The Siege

Helen Dunmore's The siege is the last book I'm reading as part of the Flashback Challenge, and it's a real highspot to finish on. The point of the Flashback Challenge, I guess, is to note your changing reactions on re-reading books you haven't read for a while. It certainly made me more aware generally when re-reading of how perceptions can change. I found that generally books that hadn't made a huge impression the first time didn't make much of an impression the second time either, although Edmund Crispin's The moving toyshop was a notable exception to this. Books such as A canticle for Leibowitz  although it still provoked quite a response lacked the surprise element that it had on first reading, and suffered for this.

The siege, however, is just as brilliant on re-reading as it was the first time round. By turns horrifying, beautiful, bleak and lyrical - it is a quite extraordinary book. There were 2 great sieges in the Soviet Union in the Second World War - Stalingrad and Leningrad (St. Petersburg). The Stalingrad siege is probably the best known - before reading Dunmore's book, it was the only one I had heard of - probably because of the battle that surrounded it which would mark a turning point in the war on the Eastern Front.

The siege of Leningrad, although less well known, was even more bitter, and lasted for 872 days. As Wikipedia points out it was one of the longest and most destructive sieges in history and one of the most costly in terms of casualties - nearly a million Leningraders were to die. Children returned to school to find only a third of their classmates still alive. People froze in the streets, and there were ugly rumours of cannibalism.

The siege follows the lives of a young nursery school teacher, Anna, her dissident writer father, her young brother, Kolya, and their friends Marina Petrovna, a former lover of Anna's father, and Andrei, who will become Anna's lover. They are thrown together first in protecting their city, and then in surviving the first winter of the German blockade. As temperatures plummet, and the cold starts to bite, people change as they struggle to survive. Dunmore follows the events of the siege both in microcosm through the lives of Anna and her family, and looks at the bigger picture too, as the planners struggle to find ways to stretch rations, and bring food into the encircled city, eventually the ice road over Lake Ladoga would prove to be a lifeline for Leningrad.

The little things in this novel stay in your mind - the family sitting around a "hot" stove - the room temperature is actually only 8 degrees celsius, the constant re-iteration through the poetry of Pushkin and other Russian greats of how the people of Russia have survived cold and hunger before, and will again. The astonishment and amusement of the Russians on hearing German soldiers behind their lines say rude things about Stalin, things that many Russians would have liked to have said, but were too afraid to do so, the orchestra members practicing in freezing temperatures, before joining their fellow musicians in the mass grave into which so many Leningraders would be poured.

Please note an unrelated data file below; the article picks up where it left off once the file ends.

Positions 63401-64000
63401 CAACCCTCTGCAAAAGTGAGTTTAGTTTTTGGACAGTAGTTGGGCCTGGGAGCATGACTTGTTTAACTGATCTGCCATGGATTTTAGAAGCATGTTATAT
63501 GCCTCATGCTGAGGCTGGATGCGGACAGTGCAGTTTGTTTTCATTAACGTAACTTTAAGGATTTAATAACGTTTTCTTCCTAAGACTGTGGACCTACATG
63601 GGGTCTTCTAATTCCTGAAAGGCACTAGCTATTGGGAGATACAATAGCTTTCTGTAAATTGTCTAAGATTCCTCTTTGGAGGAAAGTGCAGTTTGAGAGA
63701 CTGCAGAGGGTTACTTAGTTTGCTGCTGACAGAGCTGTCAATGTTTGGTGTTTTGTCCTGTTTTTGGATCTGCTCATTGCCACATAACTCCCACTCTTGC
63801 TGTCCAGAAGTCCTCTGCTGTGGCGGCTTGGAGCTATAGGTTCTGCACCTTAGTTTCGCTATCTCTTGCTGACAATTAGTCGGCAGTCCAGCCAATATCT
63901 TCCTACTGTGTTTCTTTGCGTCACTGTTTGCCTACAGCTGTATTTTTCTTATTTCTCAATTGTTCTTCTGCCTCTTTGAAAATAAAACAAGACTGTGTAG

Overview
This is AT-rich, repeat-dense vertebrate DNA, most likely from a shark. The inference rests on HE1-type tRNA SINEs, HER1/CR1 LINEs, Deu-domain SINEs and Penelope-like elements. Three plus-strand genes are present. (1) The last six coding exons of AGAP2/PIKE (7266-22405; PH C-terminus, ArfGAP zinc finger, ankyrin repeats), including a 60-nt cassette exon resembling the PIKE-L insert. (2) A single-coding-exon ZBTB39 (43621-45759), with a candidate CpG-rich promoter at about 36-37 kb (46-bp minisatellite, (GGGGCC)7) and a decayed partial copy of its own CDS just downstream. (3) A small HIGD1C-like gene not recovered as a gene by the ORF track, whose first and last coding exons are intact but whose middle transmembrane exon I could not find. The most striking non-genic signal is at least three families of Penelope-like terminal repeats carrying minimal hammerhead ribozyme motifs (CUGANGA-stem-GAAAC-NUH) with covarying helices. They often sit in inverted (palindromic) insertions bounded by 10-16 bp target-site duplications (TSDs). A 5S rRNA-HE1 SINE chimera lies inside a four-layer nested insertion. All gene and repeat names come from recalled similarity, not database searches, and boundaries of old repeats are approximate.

It's an astonishing book, profoundly bleak, very upsetting, but so beautifully written. There's a real elegance to Dunmore's prose, and she writes so well that I had a real sense of what it was like to be in Leningrad, that beautiful city, at that terrible time. What is also astounding is that this book doesn't leave you depressed, it leaves you with a great admiration for the indomitability and resourcefulness of the human spirit, and a huge amount of respect for those who lived and died in the siege of Leningrad. The purpose of the blockade of Leningrad wasn't to take the city, it was to destroy it, and to murder the entire population - scarred by such brutality and governed by an evil dictator, nothing could ever be quite the same again; but Leningrad resurrected itself - Shostakovich would write a symphony for it, the Kirov Ballet School would produce Nureyev and Baryshnikov, there would be chess grandmasters, a Nobel prize winning poet, and a cosmonaut. This book is all about the power of the human spirit to overcome the worst that can be thrown at it, and the survival of a great city through the will of its people.


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